Australian Indigenous People and the Criminal Justice System:
Since the British colonization of Australia, there have been five major phases of government policy regarding the indigenous people and other aborigines. These distinct governmental phases include annihilation, protection, assimilation, integration and advancement, and self-management. Annihilation is generally based on the concept that that this population would die out as a race while protection involves taking the indigenous children away from their parents and placing them in custody of white families or mission families. The assimilation face was pursued until mid-1960's on the basis that the culture of this people would not survive and the assumption that they should integrate into an Australian lifestyle. On the contrary, integration and advancement was a phase characterized by various legislation such as land rights and anti-discrimination legislation. The final phase, which is the current one, is self-management, which is basically the existing government policy (Andrews & Eames, 1994).
In relation to the administration of justice and legal issues to the Australian indigenous people, the population's legal status was mainly complicated by the fact that every state had its own legislation until 1967. As a result, these people have been subjected to a long period of discrimination because of the significant difference in the degree of control that state laws exercised over them. Some of the major differences in these laws included varied definitions of aborigines, differing minimum wage rates, and the enforced limitations on liquor.
The high imprisonment rate of the indigenous population is associated with the inappropriate way with which the law treats the minor crime of public drunkenness. Actually, more than one-third of incarcerated indigenous people are in Australian jails because of being intoxicated in a public place. This has contributed to concerns and recent calls by the Royal Commission for the elimination of the crime of public drunkenness and the establishment of sobering-up centers that serve as alternatives to jails, particularly for these people.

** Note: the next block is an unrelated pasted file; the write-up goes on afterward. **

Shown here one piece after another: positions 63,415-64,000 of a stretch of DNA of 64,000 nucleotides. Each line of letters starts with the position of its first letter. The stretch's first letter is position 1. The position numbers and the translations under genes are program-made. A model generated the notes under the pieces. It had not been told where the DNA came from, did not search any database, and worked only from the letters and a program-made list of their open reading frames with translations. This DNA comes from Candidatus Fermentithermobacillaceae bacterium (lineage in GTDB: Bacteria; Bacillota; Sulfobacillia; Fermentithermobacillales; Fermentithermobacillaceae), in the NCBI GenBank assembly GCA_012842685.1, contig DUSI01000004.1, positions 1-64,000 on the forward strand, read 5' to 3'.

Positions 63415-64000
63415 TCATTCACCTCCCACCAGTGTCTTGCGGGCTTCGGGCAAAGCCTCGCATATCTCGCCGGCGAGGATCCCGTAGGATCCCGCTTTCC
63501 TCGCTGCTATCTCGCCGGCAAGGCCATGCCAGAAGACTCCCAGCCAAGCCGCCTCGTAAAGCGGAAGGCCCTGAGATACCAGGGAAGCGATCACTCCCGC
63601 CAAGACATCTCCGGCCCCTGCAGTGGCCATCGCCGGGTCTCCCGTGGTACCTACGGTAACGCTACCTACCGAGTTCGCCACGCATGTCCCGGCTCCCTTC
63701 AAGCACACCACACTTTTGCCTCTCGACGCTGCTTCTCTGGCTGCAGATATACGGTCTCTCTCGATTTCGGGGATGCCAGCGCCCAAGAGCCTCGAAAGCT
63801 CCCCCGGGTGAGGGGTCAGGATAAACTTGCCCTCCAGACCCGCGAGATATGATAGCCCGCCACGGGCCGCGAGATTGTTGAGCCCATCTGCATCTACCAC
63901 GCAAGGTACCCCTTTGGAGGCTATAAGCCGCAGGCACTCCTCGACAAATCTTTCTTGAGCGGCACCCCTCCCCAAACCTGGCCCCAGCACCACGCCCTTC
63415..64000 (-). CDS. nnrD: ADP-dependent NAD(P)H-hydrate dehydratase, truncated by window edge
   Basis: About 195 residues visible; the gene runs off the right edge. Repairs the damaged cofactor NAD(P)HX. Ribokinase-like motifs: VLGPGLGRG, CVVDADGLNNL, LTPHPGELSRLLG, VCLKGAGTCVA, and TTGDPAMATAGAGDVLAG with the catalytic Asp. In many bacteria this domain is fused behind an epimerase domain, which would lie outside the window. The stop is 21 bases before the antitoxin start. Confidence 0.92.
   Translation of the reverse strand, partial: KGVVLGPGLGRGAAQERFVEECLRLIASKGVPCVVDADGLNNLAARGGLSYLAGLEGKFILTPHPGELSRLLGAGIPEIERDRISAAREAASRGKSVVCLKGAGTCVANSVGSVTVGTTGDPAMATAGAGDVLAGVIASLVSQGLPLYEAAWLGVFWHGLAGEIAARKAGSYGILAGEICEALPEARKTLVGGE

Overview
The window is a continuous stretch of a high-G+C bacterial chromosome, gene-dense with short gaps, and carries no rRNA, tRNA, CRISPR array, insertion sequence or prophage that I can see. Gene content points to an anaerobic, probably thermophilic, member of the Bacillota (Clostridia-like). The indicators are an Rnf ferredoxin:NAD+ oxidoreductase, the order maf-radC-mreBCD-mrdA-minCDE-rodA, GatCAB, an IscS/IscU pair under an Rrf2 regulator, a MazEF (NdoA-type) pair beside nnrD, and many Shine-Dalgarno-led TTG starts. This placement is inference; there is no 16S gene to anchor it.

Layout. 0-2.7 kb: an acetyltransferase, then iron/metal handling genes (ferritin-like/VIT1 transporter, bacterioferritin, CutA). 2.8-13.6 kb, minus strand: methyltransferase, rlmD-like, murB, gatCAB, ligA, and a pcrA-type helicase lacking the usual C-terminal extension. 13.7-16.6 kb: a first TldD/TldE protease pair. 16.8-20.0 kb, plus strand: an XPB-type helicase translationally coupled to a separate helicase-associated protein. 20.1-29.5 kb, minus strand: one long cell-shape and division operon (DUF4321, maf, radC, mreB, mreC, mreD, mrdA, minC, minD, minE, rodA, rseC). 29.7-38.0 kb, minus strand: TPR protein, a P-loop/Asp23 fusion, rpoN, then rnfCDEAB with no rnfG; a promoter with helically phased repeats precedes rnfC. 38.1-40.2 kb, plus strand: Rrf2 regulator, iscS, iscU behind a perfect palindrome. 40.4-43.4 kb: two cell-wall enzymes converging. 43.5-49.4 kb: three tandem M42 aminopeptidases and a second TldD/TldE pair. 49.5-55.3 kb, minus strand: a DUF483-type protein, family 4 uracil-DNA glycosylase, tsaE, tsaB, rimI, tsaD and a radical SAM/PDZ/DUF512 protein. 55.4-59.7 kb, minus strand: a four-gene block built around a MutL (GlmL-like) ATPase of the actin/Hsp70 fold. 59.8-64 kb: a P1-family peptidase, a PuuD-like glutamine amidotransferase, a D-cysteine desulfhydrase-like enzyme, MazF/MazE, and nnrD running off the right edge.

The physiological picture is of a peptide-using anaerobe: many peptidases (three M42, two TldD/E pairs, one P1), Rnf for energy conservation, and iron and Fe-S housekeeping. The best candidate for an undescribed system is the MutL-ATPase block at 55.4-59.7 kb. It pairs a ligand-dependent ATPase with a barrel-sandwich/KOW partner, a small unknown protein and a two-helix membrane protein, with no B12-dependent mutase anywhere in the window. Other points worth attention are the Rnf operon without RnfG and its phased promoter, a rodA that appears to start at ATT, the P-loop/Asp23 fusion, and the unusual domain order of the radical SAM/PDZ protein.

In the past few years, many States have enacted anti-discrimination policies that focus on protecting the disadvantaged groups, especially the indigenous people and other Aborigines. These legislations mainly focus on protecting this population from unfair treatment in housing, provision of services and facilities, and employment. Consequently, the legislations are enforced to also deal with or address the negative social attitudes towards the indigenous people from the non-indigenous Australians. Due to the enactment of these laws, the legal status of the Aboriginal population has improved even though discrimination is still prevalent in the actual operations of the legal system and other people's attitudes.
One of the major concerns and problems brought by the remaining discrimination are police attitudes and behaviors towards the indigenous population. According to the findings of the Royal Commission, police tend to use racist language, cultural insensitivity, and rough treatment in their relations with these people. These attitudes and behaviors have played a significant…[continue]